If HSBC were a country (it could be– it has greater wealth than a lot of countries), its conduct would undoubtedly earn it a reputation as a rogue or failed state. The discussion about it in the respectable developed democracies would center on whether to punish it with sanctions or to declare war on it and install a better regime. But HSBC is a multinational bank– transnational, arguably– and so the U.S Department of Justice determined that it was not only “too big to fail,” but also too big to prosecute, so powerful and so interwoven into human life in the 21st century that to hold it accountable for its actions would threaten to destabilize the world. The individuals responsible for HSBC’s crimes currently enjoy the inscrutable privilege of de facto immunity from prosecution.
Even more thoroughgoing is the effort by UBS, the Royal Bank of Scotland, Barclays Bank, and others to collude to manipulate LIBOR, the interest rate at which banks lend one another money, to make their own institutions appear healthier than they were and therefore to make them more money. As Taibbi puts it:
There is nobody anywhere growing weed strong enough to help the human mind grasp the enormity of this crime. It’s a conspiracy so massive that the lawyers who are suing the banks are having an extremely difficult time figuring out how to calculate the damage.…British regulators released a cache of disgusting e-mails showing traders from many different banks cheerfully monkeying around with your credit-card bills, your mortgage rates, your tax bill, your IRA account, etc., so that they could make out better on some sordid trade they had on that day. In one case, a trader from an unnamed bank sent an e-mail to a Barclays trader thanking him for helping to fix interest rates and promising a kickass bottle of bubbly for his efforts:
“Dude. I owe you big time! Come over one day after work, and I’m opening a bottle of Bollinger.”
Now that is privilege. The financial system structures everyone’s options in ways that most of us only dimly understand: The availability of credit, the actual cost of what we do, and who pays higher costs in life than others. There is this story that people pay high costs because they deserve to– because they behave in risky ways, because they don’t work hard enough, because they aren’t good enough– when in reality what they pay may depend on nothing more than some asshole who fudges a number to get a nice bottle of champagne. And states have declared themselves essentially powerless to bring banks within the purview of the ideals of justice and fairness they claim to safeguard.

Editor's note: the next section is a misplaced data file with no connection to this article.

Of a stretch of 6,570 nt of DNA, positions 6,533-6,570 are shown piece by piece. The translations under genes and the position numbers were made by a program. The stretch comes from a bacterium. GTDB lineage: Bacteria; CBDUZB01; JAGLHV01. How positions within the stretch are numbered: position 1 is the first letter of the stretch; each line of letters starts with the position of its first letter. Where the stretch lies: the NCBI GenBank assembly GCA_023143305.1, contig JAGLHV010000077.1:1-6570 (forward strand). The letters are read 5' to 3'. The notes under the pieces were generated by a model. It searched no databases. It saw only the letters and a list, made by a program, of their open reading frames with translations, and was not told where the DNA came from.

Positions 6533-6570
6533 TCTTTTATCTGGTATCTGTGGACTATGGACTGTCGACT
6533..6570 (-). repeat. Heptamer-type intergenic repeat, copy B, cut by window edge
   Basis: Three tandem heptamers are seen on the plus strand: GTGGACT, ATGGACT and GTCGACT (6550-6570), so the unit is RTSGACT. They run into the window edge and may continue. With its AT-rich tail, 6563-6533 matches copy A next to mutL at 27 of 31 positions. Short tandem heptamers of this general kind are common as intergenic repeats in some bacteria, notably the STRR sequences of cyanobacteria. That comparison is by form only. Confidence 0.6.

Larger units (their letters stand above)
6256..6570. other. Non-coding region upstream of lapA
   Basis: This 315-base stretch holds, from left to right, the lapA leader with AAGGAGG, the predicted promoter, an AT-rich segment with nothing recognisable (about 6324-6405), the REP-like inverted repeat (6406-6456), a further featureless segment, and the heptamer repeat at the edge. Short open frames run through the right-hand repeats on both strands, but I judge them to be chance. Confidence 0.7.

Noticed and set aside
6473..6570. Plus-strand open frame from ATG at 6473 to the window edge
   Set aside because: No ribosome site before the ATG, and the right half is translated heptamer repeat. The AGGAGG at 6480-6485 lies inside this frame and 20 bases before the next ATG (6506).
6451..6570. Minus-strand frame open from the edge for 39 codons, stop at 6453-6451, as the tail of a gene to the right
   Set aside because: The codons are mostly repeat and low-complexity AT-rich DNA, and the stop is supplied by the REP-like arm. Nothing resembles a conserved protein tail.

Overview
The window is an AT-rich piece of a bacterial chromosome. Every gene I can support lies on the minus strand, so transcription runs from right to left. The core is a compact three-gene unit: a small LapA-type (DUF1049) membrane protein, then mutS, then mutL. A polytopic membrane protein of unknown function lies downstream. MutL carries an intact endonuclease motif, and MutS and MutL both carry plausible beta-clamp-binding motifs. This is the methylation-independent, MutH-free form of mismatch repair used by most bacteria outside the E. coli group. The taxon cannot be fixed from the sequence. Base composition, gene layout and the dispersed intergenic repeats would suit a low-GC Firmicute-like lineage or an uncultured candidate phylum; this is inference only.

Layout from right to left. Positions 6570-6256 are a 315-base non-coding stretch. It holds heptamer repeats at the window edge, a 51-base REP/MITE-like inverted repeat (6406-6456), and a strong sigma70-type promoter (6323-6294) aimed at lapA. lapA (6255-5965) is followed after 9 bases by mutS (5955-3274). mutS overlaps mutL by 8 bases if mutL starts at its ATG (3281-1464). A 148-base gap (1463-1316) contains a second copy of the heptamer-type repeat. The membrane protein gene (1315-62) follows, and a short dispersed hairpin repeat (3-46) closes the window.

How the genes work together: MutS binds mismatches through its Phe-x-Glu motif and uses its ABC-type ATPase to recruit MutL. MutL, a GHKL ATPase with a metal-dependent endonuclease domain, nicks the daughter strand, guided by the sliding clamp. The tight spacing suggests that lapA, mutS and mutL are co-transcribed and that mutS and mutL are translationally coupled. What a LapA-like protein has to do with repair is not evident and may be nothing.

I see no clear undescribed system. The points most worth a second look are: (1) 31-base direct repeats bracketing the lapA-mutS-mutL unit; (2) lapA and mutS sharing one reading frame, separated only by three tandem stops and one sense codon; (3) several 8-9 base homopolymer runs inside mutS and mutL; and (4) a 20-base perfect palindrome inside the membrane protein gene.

What is the conclusion here? It is just that to some degree, anyone who is likely to read what I am writing is in some sense a victim of late capitalism. There are transformations afoot that may not be the enlightened technological utopia of “world-is-flat” boosterism. Take, as an example, the eerily similar changes taking place in the old “professions”: law, ministry, medicine, and the professoriate. The war that capital has waged against labor for the past thirty years is now at the doorstep of this educated professional class, and the professional class obviously didn’t see it coming. From the academy’s increasing reliance on adjunct labor and business-style management, to “two-tiered” systems in the legal profession, to the increasing scarcity of full-time jobs in ministry, the old-style professions are being reorganized in novel ways.
As in any time of fluidity and relative chaos, there are people in all of these areas that tout themselves as providing a creative way forward, as perhaps having the creative way forward. Yet what still hasn’t come about, as far as I can tell, is an awareness that these reorganizations, and the creative solutions people offer to them, are structured by trends that are bigger than individuals’ vice and virtue. They are structured instead by a deeper logic, one that systematically “prices up” secure professional work, prices down young professional and paraprofessional work, and directs increased profit upwards to the management class.
And yet, those who find themselves disadvantaged by this deeper logic often crave the approval of those who are advantaged by it. They seek to prove themselves worthy, to demonstrate their good citizenship and their virtue. Yet they do this, not by reimagining and recasting good citizenship and virtue, but instead by, in Zinn’s phrase, “turning on other victims.”
Einstein famously said of quantum theory that he didn’t think that God played dice with the world. Yet the powerful and privileged play dice with the social world with gleeful abandon. In the face of that reality, we can curry favor with the powerful and the privileged and hope they will have mercy on us if the roll of the die disfavors us. Or, we can stand in solidarity with the oppressed, with those who figured out a long time ago that the dice seem suspiciously loaded, in the name of a nagging suspicion that the game of the privileged and powerful is not worth playing, using whatever power and privilege we have to pursue a justice that doesn’t depend on the roll of power’s dice.